WASHINGTON -- The Senate began yesterday its attempt to change the Hatch Act, a 54-year-old law that restricts the activities of federal workers in political campaigns.
But the floor debate on the bill, which could stretch into next week, could attract amendments on two controversial issues that have no connection to Hatch Act change.
Two Republican senators are rumored to be planning to introduce amendments that would preserve the ban on gays in the military and renew a patent for an insignia that includes a Confederate flag.
Texas Republican Sen. Phil Gramm could challenge President Clinton's proposal to lift the ban on openly gay enlistees in the armed forces. Larry Neal, the senator's spokesman, would neither confirm nor deny the possibility that Mr. Gramm would introduce a gay-ban amendment.
However, gay-rights advocates say senior Pentagon officials told them in a meeting yesterday that Defense Secretary Les Aspin will recommend to President Clinton that homosexuals be allowed to serve in the military as long as they do not make public or private declarations of their sexual orientation.
Mr. Gramm's amendment could prompt a wide open debate.
North Carolina Republican Sen. Jesse Helms reportedly is considering an amendment to renew a patent for the insignia long used by the United Daughters of the Confederacy.
Sen. Carol Moseley Braun, D-Ill., a black, successfully persuaded the Senate Judiciary Committee to reject the renewal application because the Confederate flag is a symbol that blacks consider racially insensitive.
Mr. Helms' office acknowledged the senator might bring this issue to the Hatch Act debate.
The two side issues could -- Democratic hopes for a peaceful resolution of their long-desired change in the Hatch Act.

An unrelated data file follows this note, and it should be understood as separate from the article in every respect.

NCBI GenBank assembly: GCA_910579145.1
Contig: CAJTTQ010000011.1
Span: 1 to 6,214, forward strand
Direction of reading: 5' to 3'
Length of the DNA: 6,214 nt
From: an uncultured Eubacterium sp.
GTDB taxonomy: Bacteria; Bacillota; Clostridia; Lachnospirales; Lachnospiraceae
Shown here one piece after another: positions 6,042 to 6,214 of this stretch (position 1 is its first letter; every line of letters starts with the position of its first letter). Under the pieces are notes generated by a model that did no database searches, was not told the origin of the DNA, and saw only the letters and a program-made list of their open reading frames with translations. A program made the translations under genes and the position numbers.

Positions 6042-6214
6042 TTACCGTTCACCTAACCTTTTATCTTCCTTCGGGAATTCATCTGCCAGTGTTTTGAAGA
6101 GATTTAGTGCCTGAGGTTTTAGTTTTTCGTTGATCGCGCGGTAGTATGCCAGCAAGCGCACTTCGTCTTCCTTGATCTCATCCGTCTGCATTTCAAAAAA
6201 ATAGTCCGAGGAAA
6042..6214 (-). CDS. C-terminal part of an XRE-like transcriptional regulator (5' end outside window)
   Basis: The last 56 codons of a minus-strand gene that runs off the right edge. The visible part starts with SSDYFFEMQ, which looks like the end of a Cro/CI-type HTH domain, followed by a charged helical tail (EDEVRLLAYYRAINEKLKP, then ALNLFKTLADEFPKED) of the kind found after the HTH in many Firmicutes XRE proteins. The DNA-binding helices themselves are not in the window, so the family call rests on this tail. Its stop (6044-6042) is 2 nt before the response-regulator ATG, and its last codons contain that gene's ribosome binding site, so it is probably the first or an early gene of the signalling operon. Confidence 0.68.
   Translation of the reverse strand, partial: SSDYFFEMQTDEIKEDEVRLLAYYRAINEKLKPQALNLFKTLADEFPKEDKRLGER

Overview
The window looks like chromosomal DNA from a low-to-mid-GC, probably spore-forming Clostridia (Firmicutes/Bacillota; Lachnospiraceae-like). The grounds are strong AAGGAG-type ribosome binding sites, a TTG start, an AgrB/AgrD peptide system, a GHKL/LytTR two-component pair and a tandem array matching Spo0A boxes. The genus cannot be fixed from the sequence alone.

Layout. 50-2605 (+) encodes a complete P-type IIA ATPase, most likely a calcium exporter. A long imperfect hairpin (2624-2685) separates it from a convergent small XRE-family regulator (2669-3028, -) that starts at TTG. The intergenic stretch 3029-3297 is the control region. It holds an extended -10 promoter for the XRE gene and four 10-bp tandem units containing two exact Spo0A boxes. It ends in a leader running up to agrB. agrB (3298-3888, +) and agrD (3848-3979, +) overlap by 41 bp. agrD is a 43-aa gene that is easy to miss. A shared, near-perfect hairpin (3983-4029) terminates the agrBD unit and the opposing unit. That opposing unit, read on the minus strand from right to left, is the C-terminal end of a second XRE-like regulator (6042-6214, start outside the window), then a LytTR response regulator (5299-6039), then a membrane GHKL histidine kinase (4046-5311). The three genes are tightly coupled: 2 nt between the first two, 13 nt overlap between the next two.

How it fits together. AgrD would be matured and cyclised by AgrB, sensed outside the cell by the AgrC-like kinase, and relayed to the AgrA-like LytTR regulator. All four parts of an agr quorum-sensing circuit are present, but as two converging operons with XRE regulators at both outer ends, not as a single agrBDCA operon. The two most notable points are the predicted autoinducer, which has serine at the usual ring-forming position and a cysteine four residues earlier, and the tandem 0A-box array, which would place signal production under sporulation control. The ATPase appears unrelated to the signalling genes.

"This legislation would allow our nation's civil servants to participate voluntarily as private citizens in the nation's political process," said Sen. John Glenn, D-Ohio, the chairman of the Governmental Affairs Committee, who is championing the bill on the Senate floor.
"It would eliminate many of the complicated, restrictive and confusing rules which inhibit the political activities and conduct of federal employees," Mr. Glenn said.
Federal worker unions would like to see the bill move painlessly to the president's desk.
"We believe the reform that's going to take place will protect employees from coercion so that no one is forced to be politically active" by a superior, said David Dingee, spokesman for the National Federation for Federal Employees.
That goal might be more easily achieved this year, he said, when the nation is not focused on another presidential election. "As a federal employee, you're supposed to carry out the plans of each agency, but no one is going to be forced to go to the Clinton campaign office and stuff envelopes," Mr. Dingee added.
Delaware Sen. William Roth, the leading Republican on the bill, will likely offer amendments to keep Hatch Act restrictions on federal employees in national security and law enforcement, or who are in the upper ranks at certain agencies.
"Our organization doesn't really feel that is necessary," said Diane Witiak, spokeswoman for the American Federation of Government Employees. She described Mr. Roth's possible restrictions as a solution for a system that isn't broken.
"Many federal employees just aren't going to want to [actively campaign after hours] because they're like every other American," she said. "They're apathetic about the political process."
Indeed, Ms. Witiak said her organization would take no firm stand on the major differences between the House and Senate bills when they go to conference committee, particularly House provisions that would allow workers to run for office or raise funds for candidates. "We could live with either of those," she added.
Barring the success of the rumored amendments, President Clinton has similar comfort with the bills as they emerged from their respective House and Senate committees. He has pledged to sign whatever comes out of this summer's conference committee.